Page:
4 of the top 10 things that guys, even more so heterosexual, don’t do naturally of their own free will are: their nails, shopping, ironing…and dishes, the later unless there just isn’t any more space left in or around the kitchen sink. You know, those leaning tower constructs of stained, somewhat brownish plates, glasses and silverware that seem to defy gravity as they glisten under the lighting, testaments to the meals of days gone by? I’ve been domesticated, hence I do all the above mentioned stuff, the dishes even while I cook – under duress, admittedly, but I do them.
Still, I’m reticent about it so when I have the chance to limit the cleanup I do. There are several ways to do so. The most pleasurable is takeout – sushi, pizza and the like. But the former can get rather dear and the later tiring, say, if you’ve done it for 6 straight days. By the 5th evening the guys at the pizzeria have become so used to your 7:55pm arrival that they have your order ready for you even if you didn’t call it in beforehand. At that point it’s time for option 2: a one pot meal.
Once again there are a bizillion ways to make one. One rather yummy one, fast to boot, is this: Put the usual salted water on to boil, (the water should sort of be as salty as the Mediterranean sea,) and once boing, slide in the pasta – short noodles for this recipe, large bow tie or butterfly shaped, though any will do. 80-120 grams per person, depending on how hungry you are. Add a minute to the suggested cooking time, seeing as the addition of broccoli about mid-way through will lengthen the time necessary. You can use spaghetti if you want but if you do it would be better to sauté and mix in a pan before plating, which would mean extra cleanup. So.
Clean some broccoli, about one full handful per person, and divide it into small bite-sized pieces. If you want to use the stem part of the vegetable as well as the leafy part peal and slice the stem immediately and place it into the boiling water. Now, grab the main serving bowl. Take one garlic clove and squish it along the inside. Your hands will taste rather lovely like garlic for a day after if you scrunch the clove hard, but hey, you’re a guy. What’s a little garlic? If you want the end result to have even more of that fresh garlic flavor, rub the individual serving bowls with some as well. Check on the pasta to see it isn’t boiling over or sticking. Now, slice some datterini (or cherry, if you can’t find them) tomatoes from Sicily in half, about one palmful per person, and slide into the main serving bowl. Check the timer. If the noodles have about 5 minutes or so to cook (it depends on the size of the broccoli pieces you prepared,), slide them into the boiling water as well. Now for the main ingredient of the condiment.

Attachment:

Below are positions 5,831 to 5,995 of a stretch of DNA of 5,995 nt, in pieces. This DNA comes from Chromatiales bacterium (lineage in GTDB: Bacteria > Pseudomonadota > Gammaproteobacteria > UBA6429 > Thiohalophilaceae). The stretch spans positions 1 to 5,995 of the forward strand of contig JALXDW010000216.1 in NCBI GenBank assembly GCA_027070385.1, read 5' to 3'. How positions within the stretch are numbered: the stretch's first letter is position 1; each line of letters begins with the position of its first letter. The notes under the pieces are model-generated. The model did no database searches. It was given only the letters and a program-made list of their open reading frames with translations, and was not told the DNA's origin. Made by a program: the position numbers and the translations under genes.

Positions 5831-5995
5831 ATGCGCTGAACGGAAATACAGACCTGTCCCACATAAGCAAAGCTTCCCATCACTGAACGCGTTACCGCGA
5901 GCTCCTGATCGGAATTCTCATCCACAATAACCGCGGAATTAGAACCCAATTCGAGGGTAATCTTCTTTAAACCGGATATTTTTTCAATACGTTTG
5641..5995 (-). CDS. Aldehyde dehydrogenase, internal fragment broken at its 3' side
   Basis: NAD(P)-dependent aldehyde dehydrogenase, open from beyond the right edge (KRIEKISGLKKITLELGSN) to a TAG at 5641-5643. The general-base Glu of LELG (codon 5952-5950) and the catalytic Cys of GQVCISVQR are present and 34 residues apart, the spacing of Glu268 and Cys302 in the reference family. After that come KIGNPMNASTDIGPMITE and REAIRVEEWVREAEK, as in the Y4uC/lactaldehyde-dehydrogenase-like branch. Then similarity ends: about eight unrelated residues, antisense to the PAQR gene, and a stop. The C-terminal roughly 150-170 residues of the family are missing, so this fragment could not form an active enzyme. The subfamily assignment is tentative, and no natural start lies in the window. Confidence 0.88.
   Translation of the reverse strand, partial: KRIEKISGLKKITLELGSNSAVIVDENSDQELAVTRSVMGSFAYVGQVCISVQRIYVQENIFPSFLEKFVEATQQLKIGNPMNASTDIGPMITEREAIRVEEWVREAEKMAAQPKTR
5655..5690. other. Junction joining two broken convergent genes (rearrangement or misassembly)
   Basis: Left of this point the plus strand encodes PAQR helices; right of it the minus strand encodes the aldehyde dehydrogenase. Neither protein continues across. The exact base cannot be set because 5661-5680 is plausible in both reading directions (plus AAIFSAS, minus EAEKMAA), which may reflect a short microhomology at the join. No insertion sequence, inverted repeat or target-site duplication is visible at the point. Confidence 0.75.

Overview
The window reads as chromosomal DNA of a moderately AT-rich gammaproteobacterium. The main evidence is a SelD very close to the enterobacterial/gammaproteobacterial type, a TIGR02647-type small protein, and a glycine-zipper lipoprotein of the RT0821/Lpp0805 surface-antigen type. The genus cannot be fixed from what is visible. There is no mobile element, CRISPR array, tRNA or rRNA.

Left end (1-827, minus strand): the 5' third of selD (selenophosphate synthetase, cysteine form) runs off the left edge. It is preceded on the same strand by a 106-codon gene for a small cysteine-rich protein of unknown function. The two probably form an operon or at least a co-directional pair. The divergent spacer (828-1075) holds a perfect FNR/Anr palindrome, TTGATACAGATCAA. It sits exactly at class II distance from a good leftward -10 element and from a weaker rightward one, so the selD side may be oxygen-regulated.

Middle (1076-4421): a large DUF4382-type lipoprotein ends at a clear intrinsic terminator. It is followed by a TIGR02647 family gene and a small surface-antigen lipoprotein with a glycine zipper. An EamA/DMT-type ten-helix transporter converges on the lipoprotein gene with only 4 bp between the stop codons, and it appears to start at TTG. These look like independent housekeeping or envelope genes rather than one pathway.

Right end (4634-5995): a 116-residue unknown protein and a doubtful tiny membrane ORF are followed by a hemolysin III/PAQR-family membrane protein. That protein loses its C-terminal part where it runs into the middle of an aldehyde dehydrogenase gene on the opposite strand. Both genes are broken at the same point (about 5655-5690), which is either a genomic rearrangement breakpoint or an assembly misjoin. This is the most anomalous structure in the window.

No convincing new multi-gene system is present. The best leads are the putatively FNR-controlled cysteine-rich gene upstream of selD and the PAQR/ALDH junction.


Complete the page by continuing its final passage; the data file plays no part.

Open one box of quality tuna ventresca filets in olive oil per two people. Remember, drain out the oil. Don’t be a guy about it. The oil will detract from the taste. Anyway, place the filets into the serving bowl and break them up a little with a fork. Now add a tablespoon per person of fresh, good extra-virgin olive oil. Then add a pinch of salt, a bit of fresh ground black pepper. Now check on the pasta for salt and tenderness. Add salt and adjust the cooking time as needed. Finally shred in a few basil leaves.
When the pasta is ready drain well and toss the noodles straight into the main bowl, mix, plate, and dribble but a few more drops of oil on top. You can add a dash of hot pepper optionally. And serve with a glass of medium structured, chilled white wine. It’s a light dish, which is a good thing. After dinner don’t forget you have the leaning tower of clothes to iron…..
PS: In alternative, you can can the broccoli and add 1/4 a grated lemon rind per person, which is just as delicious, maybe more, and will leave even less to clean….
Ingredient list for 2:
1 can or tin of tuna ventresca (or tuna filet) in olive oil
180 grams of short noodle pasta
2 cloves garlic
EV olive oil
1 (bio- no pesticide) lemon and/or –
– 1 small broccoli
10 ‘date’ tomatoes or other savory type
Salt and pepper to taste
(opt) flat-leaf parsley or sweet (small-leafed) basil, fresh hot pepper
link: endangered tuna: http://www.ourendangeredworld.com/species/sharks-fish/bluefin-tuna/